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Building of the Month - March 2009

The Irish Handball Alley

Irish Handball Alley 01 - Ballykelly, Wexford Irish Handball Alley 02 - Ballykelly, Wexford

Figures 1-2: A view of the handball alley in Ballykelly, County Wexford, adapted from a vacant Catholic chapel (1796).  Evidence of the ecclesiastical origins survives in a small collection of cut-stone wall monuments with one inscribed: "Pray For Ned/Crowley 1788"

Handball is known to have been played in Ireland from at least the mid 1500s.  Its origins are likely shared with the contemporaneous games of Royal Tennis, Palla, Pelota and Eton Fives.  While Royal Tennis was played in purpose-built courts from the early 1500s, handball, like Palla (Tuscany) and Pelota (Basque Region), was predominantly played in appropriated spaces until the early twentieth century (figs. 1-2).

Purpose-built handball alleys first emerged in the late 1700s although these seem to have remained the exception for at least a further one hundred years.  Comprising two short side walls either side of the playing wall, the early examples signalled the introduction of side-wall play into what was previously a one-wall game, a practice credited to the playing of handball on Royal Tennis courts in London throughout the 1700s.  Later versions lengthened these walls and raised the height of the playing wall, culminating in the familiar three-wall alley: this form was to become the standard by the early twentieth century, in rural and urban settings alike, and was to endure for a further fifty years.  The handball alleys at Johnstown, County Kilkenny (fig. 3), and Kilmacteige, County Sligo (fig. 4), can be considered as typical examples.  The inclusion of a fourth wall became popular with advances in concrete construction and tended to incorporate viewing terraces above changing rooms or a void space.  A small proportion of alleys were later internalised by the addition of a roof.  Interestingly, the size of the floor space remained relatively consistent from the outset.

Irish Handball Alley 03 - Johnstown, Kilkenny Irish Handball Alley 04 - Kilmacteige, Sligo

Figures 3-4: A view of the handball alleys in Johnstown, County Kilkenny (demolished), and Kilmacteige, County Sligo, both of which adhere to the three-wall alley type

Throughout its history handball was associated with large, often day-long gatherings involving people waiting for a game, those spectating, and those engaged in betting and match-making activities.  The introduction of high enclosing walls resulted in such gatherings becoming more formalised and, on occasions, more covert.  In addition to card playing, Sunday dances, and as a hiring place for casual and seasonal labour, the handball alley was often used as a meeting place during the 1798 Rebellion, the Black and Tan era and the Civil War.

Irish Handball Alley 05 - Gormanston, Meath Irish Handball Alley 06 - Newport, Tipperary

Figures 5-6: A view of the handball alleys at Gormanston College, County Meath, a good example of the twentieth-century back-to-back type centred on a water tower; and the handball alleys in Newport, County Tipperary, built against the wall of the nineteenth-century Newport National School (1876)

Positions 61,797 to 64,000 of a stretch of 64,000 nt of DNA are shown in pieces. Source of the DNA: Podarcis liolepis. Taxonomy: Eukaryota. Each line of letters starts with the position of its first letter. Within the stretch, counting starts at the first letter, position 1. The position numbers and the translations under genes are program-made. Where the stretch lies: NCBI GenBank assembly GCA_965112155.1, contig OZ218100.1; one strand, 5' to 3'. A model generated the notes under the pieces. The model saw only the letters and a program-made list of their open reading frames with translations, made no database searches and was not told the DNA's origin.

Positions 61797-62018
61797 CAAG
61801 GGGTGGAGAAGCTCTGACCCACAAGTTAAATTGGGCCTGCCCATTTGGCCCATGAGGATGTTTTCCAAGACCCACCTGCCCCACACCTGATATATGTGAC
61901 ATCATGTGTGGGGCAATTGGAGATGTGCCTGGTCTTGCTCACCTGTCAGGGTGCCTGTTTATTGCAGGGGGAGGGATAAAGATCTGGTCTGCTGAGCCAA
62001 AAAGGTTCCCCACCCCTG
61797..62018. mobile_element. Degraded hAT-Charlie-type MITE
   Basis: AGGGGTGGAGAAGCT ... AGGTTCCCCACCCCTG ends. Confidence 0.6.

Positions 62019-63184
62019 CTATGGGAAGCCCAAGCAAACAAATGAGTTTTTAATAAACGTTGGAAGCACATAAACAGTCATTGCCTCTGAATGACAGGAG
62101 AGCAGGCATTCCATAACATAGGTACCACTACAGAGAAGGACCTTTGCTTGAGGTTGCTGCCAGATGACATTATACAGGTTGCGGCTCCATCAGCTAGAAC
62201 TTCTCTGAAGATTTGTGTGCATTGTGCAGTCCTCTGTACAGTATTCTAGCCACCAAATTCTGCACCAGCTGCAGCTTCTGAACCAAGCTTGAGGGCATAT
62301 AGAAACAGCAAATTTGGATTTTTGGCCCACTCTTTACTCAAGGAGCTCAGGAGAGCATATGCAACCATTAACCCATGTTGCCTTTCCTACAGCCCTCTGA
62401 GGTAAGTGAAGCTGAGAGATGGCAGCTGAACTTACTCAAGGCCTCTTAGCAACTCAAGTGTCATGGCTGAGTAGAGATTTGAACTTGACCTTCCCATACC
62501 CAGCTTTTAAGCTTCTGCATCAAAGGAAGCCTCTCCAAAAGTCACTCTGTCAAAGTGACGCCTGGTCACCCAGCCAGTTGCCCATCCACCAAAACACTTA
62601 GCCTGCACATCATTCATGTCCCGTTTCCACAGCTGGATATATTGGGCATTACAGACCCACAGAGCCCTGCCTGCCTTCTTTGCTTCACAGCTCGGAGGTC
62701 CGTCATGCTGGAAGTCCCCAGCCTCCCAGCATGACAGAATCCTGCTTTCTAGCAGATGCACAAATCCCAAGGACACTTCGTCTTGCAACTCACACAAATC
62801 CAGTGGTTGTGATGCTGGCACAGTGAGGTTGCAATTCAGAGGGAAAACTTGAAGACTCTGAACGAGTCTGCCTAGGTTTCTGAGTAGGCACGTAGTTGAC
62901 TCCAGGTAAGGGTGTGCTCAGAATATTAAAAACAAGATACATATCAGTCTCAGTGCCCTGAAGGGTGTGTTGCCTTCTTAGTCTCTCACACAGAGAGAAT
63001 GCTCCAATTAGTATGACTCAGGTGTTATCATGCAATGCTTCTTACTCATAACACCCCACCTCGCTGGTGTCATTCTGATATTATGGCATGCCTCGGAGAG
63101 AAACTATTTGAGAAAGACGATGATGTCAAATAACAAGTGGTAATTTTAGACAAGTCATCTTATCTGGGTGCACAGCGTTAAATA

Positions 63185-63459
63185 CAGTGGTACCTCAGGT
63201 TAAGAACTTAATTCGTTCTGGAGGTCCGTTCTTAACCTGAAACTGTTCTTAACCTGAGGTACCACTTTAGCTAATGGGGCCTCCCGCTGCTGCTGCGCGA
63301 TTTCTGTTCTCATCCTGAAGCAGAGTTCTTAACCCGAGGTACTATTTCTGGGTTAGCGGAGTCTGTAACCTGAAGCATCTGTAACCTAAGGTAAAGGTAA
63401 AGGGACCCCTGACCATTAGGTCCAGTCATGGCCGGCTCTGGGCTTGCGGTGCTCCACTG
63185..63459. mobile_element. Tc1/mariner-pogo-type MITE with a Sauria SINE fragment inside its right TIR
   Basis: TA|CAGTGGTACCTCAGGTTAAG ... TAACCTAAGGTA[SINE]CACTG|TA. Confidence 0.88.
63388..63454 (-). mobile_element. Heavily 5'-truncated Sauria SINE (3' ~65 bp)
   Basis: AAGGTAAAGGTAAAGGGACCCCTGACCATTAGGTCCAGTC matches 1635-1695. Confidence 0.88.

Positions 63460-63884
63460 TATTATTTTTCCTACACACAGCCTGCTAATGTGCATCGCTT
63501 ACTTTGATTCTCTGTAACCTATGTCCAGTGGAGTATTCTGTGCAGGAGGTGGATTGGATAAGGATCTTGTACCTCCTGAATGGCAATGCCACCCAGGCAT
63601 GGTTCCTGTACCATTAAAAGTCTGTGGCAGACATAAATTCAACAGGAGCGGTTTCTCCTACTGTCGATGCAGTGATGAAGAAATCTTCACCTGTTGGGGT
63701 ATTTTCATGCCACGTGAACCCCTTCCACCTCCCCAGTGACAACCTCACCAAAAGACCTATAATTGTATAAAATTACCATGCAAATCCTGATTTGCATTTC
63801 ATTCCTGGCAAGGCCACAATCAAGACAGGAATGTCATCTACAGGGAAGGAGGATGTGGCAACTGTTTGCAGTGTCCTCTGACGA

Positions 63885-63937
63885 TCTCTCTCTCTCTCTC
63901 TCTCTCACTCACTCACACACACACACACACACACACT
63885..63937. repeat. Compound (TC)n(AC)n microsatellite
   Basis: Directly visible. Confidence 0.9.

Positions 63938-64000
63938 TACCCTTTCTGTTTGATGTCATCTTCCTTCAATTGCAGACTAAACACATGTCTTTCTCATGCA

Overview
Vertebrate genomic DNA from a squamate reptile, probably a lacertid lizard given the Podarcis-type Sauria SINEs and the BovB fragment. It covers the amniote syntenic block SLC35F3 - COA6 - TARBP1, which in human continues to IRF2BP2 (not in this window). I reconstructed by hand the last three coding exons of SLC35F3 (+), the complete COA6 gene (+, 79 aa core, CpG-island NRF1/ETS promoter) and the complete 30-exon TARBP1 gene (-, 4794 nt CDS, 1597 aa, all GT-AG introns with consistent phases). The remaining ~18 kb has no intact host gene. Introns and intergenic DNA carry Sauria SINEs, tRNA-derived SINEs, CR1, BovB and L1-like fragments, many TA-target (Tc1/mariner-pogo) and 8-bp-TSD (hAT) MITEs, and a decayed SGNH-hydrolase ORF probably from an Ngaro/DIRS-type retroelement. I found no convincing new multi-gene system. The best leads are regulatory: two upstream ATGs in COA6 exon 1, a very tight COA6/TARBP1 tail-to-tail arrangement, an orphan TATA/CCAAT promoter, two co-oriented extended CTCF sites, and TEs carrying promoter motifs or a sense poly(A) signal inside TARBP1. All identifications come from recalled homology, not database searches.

From the 1880s to the 1970s handball remained a popular sport in military and religious institutions with most barracks, fire stations, Garda Síochána stations, hospitals, schools and seminaries typically boasting multiple alleys.  These tended to be built back-to-back, side-by-side, or in rows, of which those at Gormanston College, County Meath (fig. 5), and Newport, County Tipperary (fig. 6), are particularly fine examples.

Attitudes towards handball alleys have changed in recent years with the decline in the status of the sport as a focal point of rural community life resulting, in many instances, in demolition: elsewhere, handball alleys have been adapted as animal pens, garages, or dumping grounds.  Handball is now primarily an indoor sport and those examples still in good repair are used mainly by the Traveller Community, if at all.  Nevertheless, the handball alley continues to be regarded as an important vernacular building form unique to Ireland.

Irish Handball Alley 07 - Courtown, Wexford 

Figure 7: A view of Tara Hall (1914), Courtown, County Wexford, a dance hall reconstructed by a Mr. Redmond repurposing the shell of a later nineteenth-century handball alley erected by the Earl of Courtown

My research on the evolution of the physical form of the handball alley involves surveying surviving examples and documenting those that have been lost.  In carrying out this research I have identified a possible correlation with the eighteenth-century lime kiln, at least in terms of location and possibly also in terms of dimensions.  It is expected that the continuing survey process will highlight further local, regional, and international influences on the form of the Irish handball alley.

This research is being undertaken by Áine Ryan, co-director of make use: buildings places situations, and has been kindly assisted by a Research Grant from the Heritage Council.  It commenced in June 2008 and, to date, over 550 examples have been identified with photographs of approximately 160 handball alleys displayed on the project website: www.irishhandballalley.blogspot.com.  Correspondence is welcomed by contacting Áine at irishhandballalley@gmail.com.

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